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The Killid Group
Law courts vs mock courtsWritten by Noor Wali Sayeed, Noorajan Baheer and Qurban Hekmat
Saturday, 10 March 2012 11:19
Punishment for erring judges together with fairness and accountability would help restore people's faith in the law courts. Some think it will not be enough because fundamental reforms are needed.
Last week the high court of Khost awarded sentences from one to five years imprisonment to five judges suspended on corruption and bribery charges.
Blatant corruption has tarnished the justice system, forcing people to turn to the Taleban and local commanders for justice. This has been happening more in Khost than other provinces where the Taleban are influential.
Local people who Killid spoke to confirmed the trend but did not want to be identified. One person said he had taken the help of a local Taleb leader located across the fluid border in Miranshah in northern Waziristan, Pakistan. He said that he had wanted justice for the murder of his wife by his brothers on charges of adultery. He wanted his brothers to be punished. When asked why he had not taken the matter to the court, he said, "I don't have trust in this regime that I would get my right."
No appeals, no courts
Courts that exist on paper do not have a building or staff. Noor Mohammad, head of administration in the Appeal Department of the Attorney General's office in Khost province said as a result of shortage of administrative staff, people not coming with their appeals, insecurity and remoteness of nine of the 12 districts, the justice system was working only in three districts.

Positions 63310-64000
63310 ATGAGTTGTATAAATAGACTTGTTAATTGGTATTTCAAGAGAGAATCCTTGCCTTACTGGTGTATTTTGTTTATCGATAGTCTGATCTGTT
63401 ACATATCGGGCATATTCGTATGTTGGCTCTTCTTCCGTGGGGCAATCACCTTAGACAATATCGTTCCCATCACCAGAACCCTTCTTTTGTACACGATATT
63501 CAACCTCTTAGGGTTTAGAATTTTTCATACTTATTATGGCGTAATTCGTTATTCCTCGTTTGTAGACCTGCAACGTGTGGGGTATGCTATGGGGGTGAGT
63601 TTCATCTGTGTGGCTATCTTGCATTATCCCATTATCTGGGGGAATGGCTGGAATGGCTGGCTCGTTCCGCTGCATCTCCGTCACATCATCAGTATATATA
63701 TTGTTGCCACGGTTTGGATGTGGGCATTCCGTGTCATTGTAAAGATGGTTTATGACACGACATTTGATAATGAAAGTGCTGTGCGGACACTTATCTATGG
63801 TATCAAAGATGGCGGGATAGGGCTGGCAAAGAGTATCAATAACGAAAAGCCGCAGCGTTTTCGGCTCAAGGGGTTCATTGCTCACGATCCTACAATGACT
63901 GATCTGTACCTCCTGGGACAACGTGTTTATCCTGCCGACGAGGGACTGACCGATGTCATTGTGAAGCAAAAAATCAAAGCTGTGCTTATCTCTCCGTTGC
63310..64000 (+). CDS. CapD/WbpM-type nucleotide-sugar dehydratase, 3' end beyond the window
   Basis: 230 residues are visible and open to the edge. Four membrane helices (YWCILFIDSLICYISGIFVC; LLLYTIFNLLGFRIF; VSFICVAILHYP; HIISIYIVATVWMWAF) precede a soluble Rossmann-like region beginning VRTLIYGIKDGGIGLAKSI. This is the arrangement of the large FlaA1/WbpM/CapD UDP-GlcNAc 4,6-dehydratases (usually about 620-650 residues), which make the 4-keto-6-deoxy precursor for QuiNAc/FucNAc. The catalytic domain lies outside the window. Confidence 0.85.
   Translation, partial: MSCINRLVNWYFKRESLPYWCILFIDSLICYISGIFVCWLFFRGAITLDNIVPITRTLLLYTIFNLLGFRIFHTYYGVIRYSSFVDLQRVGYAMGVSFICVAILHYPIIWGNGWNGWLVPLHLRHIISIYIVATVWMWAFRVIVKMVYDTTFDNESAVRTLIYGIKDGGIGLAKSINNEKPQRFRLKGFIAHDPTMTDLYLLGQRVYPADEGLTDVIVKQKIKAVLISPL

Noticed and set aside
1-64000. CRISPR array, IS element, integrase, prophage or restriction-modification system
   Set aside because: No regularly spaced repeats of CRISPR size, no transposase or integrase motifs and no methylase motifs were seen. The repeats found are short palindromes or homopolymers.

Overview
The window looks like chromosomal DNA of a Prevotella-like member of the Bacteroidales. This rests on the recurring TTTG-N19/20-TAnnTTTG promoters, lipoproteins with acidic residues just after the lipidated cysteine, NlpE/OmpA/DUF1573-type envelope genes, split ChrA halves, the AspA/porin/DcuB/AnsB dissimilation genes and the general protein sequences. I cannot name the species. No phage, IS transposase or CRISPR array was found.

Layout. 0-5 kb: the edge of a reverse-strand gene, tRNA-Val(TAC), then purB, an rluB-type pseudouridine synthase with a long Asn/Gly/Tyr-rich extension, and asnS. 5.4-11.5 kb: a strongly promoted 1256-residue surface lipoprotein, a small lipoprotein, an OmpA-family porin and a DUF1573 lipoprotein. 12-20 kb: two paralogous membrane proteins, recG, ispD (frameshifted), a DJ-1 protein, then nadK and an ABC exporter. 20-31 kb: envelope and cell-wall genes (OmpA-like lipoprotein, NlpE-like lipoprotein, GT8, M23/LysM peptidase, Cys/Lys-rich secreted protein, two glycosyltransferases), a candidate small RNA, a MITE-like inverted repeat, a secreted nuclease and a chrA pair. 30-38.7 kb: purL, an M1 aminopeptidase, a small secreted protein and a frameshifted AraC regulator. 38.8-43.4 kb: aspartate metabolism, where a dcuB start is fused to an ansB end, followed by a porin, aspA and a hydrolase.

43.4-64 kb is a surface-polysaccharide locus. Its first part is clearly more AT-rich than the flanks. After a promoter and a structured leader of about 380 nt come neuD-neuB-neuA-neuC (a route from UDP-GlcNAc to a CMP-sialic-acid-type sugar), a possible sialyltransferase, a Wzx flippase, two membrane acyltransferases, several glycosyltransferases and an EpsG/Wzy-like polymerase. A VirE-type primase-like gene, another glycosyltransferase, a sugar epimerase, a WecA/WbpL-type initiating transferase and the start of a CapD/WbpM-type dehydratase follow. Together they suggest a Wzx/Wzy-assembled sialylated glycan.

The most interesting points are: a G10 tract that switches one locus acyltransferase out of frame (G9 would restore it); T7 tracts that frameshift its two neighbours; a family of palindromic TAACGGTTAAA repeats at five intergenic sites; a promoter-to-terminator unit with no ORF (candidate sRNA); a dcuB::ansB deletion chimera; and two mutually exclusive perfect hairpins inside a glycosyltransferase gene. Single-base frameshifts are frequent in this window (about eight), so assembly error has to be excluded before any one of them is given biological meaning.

Likewise the high court has closed the courts in Charsada, Doolina, Shahrak, Pasaband, Saghar and Teewara districts of Ghor province since September 2011, according to Abdullah, the head of the provincial appeal court. He says the judges were being threatened by the powerful commanders.
Mohammad Sarwar, a resident of Charsada district, told Killid since the court has been closed the people resolve their issues through local commanders, Taliban and headmen of villages.
Failings of the system
Jawad Rezayee, head of the regional office of the AIRHC (Afghan Independent Human Rights Commission) in Ghor says the nonexistence of courts shows and proves the absence of government authority. He says as a result of corruption, failure to implement the rule of law, and a lengthy justice process people have turned to local commanders for speedy justice. He says there were 73 cases of assassination last year, and not one arrest was made.
Will the sentencing of judges restore faith in the system?
Shamasullah Ahmadzai, head of the regional AIHRC office in Kabul believes it will. "The action of the high court will be effective in eliminating corruption, and we hope the high court will do more."
Lal Gul, head of AIHRC, commends the judiciary. "The judiciary is the backbone of the country so the reforms should be considered seriously."
Abdul Sartar Sadat, lawyer and defence attorney, disagrees. "I think the high court needs basic and fundamental reforms. The imprisonment of judges is not enough."